why y^2 = x3 + 7, might soon be one of the most important equations in your life
Encryption is prevalent all around us, in almost every interaction we have online, abstracted away so it doesn’t impact our experience.
Digital signatures too are increasingly becoming important as a proof of ownership. (The word crypto is also literally derived from the word cryptography.)
And it’s fascinating to understand the math behind it. Let’s dive into a little more detail on the inner workings of cryptography! There is some complex math involved here (which I’ve sequestered in a separate section for more interested readers. I strongly recommend it though)
a brief walk through time…
As in all things, history is often a great place to begin a story.
When man began communicating asynchronously, and/or over longer distances, there was a need to obfuscate the information so that only information remains secret only to the sender and receiver.
In historical times, if you and a friend were in two different towns, and you wanted to communicate a message that was to remain secret, there really were only two broad methods:
- You handed the message over to a courier in a locked box, the method of opening being known to only to you and your friend. The box would typically also have a self-destruct mechanism, preventing a forced extraction. *You would recall this from the plot of ‘The Da Vinci code’, where the secret of the holy grail is hidden in a cryptex***OR**
- You encrypt the message, turning plain text into jumbled ‘cipher-text’, which can be decrypted at the receiver’s end. So even if a ‘man in the middle’ finds the jumbled text, they will not be able to decode it unless they are able to crack the algorithm
Method 2 is the basis of all encryption today. What has evolved is the ciphers and the algorithms, each generation being more secure and harder to crack with the incredible amounts of compute available today.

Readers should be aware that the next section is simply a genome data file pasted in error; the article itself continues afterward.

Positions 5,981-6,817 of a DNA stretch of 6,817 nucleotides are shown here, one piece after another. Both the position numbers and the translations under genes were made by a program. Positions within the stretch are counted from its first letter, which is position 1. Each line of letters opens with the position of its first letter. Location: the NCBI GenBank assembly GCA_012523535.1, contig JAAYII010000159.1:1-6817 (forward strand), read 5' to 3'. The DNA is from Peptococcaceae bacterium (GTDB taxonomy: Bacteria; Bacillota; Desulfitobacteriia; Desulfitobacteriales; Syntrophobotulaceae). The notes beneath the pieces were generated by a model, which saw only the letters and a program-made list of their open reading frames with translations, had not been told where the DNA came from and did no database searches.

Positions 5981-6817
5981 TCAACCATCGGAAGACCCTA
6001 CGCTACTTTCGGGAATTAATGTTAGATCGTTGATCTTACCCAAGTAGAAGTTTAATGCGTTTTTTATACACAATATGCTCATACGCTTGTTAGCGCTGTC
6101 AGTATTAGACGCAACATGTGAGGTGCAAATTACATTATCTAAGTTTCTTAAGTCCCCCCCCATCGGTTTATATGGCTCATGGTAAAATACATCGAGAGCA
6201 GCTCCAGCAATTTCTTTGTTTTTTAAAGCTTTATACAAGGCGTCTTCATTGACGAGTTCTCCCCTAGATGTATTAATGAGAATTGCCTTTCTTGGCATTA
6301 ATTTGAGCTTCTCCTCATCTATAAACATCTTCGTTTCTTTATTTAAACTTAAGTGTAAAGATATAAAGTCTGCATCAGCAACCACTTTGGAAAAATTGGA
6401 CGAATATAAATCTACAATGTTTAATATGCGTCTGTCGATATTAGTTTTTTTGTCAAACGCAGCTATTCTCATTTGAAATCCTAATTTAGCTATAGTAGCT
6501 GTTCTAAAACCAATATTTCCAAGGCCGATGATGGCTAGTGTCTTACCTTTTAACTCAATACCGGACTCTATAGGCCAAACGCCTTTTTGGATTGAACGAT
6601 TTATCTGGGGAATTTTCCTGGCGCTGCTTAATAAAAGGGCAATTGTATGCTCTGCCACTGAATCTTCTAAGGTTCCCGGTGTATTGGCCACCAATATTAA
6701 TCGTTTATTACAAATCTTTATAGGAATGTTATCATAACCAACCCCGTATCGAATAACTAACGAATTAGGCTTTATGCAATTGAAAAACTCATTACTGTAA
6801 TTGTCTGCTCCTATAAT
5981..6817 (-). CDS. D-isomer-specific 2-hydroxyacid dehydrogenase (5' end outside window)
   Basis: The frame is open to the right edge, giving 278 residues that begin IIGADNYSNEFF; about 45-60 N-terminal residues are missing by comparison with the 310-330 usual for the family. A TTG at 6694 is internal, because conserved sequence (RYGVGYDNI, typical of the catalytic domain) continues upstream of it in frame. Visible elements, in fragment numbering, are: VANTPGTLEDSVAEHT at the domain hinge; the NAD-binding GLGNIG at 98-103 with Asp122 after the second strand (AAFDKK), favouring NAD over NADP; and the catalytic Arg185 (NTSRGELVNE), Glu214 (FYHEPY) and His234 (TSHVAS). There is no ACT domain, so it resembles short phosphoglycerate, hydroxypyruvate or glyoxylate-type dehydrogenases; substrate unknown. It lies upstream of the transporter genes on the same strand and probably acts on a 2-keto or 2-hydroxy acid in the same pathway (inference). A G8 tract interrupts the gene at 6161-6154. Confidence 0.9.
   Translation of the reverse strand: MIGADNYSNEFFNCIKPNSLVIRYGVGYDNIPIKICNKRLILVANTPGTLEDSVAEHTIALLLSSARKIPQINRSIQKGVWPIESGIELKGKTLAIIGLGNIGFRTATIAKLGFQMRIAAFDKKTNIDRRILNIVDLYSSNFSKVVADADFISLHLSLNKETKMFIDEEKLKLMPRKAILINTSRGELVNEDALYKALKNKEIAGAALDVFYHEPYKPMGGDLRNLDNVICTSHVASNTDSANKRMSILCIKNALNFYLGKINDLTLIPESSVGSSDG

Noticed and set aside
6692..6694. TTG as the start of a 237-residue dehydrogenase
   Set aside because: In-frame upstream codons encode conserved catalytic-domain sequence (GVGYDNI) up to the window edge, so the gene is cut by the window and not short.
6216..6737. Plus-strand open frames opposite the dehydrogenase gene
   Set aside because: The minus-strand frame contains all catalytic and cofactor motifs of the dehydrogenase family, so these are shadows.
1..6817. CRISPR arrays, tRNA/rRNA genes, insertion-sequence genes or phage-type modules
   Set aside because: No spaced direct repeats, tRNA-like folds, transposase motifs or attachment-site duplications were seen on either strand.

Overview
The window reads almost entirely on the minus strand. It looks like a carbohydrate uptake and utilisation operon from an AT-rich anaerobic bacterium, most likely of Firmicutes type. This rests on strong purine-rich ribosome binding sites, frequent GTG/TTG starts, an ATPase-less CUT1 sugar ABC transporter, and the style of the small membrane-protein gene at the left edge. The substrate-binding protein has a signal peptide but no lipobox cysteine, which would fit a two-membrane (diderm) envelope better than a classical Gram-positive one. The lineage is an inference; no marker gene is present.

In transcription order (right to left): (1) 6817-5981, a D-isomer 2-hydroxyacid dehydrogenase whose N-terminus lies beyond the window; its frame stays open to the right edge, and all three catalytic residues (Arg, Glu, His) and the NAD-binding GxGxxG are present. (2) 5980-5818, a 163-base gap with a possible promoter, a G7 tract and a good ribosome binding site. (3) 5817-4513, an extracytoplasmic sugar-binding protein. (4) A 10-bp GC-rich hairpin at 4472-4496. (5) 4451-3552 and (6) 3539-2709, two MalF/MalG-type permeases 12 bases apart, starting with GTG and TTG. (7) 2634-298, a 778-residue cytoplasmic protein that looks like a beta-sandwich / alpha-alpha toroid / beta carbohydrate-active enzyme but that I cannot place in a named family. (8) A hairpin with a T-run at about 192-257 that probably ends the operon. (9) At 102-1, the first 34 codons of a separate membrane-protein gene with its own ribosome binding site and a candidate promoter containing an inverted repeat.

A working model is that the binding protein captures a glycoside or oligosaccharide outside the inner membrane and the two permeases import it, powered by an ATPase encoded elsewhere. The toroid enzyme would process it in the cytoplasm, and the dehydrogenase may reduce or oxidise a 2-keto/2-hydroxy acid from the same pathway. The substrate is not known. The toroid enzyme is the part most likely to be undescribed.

encryption & the role of keys
We transmit and exchange copious amounts of data on a daily basis. Our devices are constantly transmitting to our wifi routers, servers on the internet, neighbouring devices, etc.
There are obvious security risks to leaving this data unencrypted, so every connection is typically encrypted using a cipher algorithm and keys (which are nothing but really large secret numbers).
The mechanics of transformation in itself is something we will skip for today, but to abstract it, it mostly involves rearranging bits of data as mandated by the algorithm. Here's a good explanation if you would like to read more of how the Advanced Encryption Standard or Rjindael algorithm works- https://www.simplilearn.com/tutorials/cryptography-tutorial/aes-encryption
With the key, it is trivial to decrypt the information. And impossible without it.
Therefore, the game entirely is to securely generate keys that are large enough that it is impossible to brute-force, and exchange them in a manner that it is difficult for a malicious actor to get hold of the keys. This brings us to two broad types of encryption (symmetric, and asymmetric encryption)
symmetric and asymmetric encryption
Symmetric encryption is the act of encrypting and decrypting the information with the same symmetric key
Popular algorithms include the AES family, ChaChaPoly20, Serpent, Camelia, etc. Typically in this method, both parties typically use a shared secret (like a password) to generate a large number (symmetric key), which is then used to eencrypt the data.
AES is some of the strongest encryption algorithms known to us, and is also proven quantum resistant. Incidentally, it is also a highly performant encryption method (in terms of time and compute required). Consequently, it is the backbone to a lot of encryption in our lives today.
There is one key point of the failure though. Which is that there needs to be a pre-existing shared secret, or you need to transmit the key separately to the receiver (leading to a potential point of failure)
Asymmetric key encryption plugs that hole.
In asymmetric key encryption, encryption and decryption are done by two different keys, which form a key pair.
This brings us to the domain of public key cryptography. Public key cryptography is a form of asymmetric encryption, where a recipient generates a private / public key pair. The recipient’s public key is broadcasted to senders, who use it to encrypt a message. The message can then be decrypted only by the private key, which is securely held by the recipient.
This is also commonly referred to as end-to-end encryption, with no intermediary party (including the legitimate message infrastructure) having the ability to decrypt the message.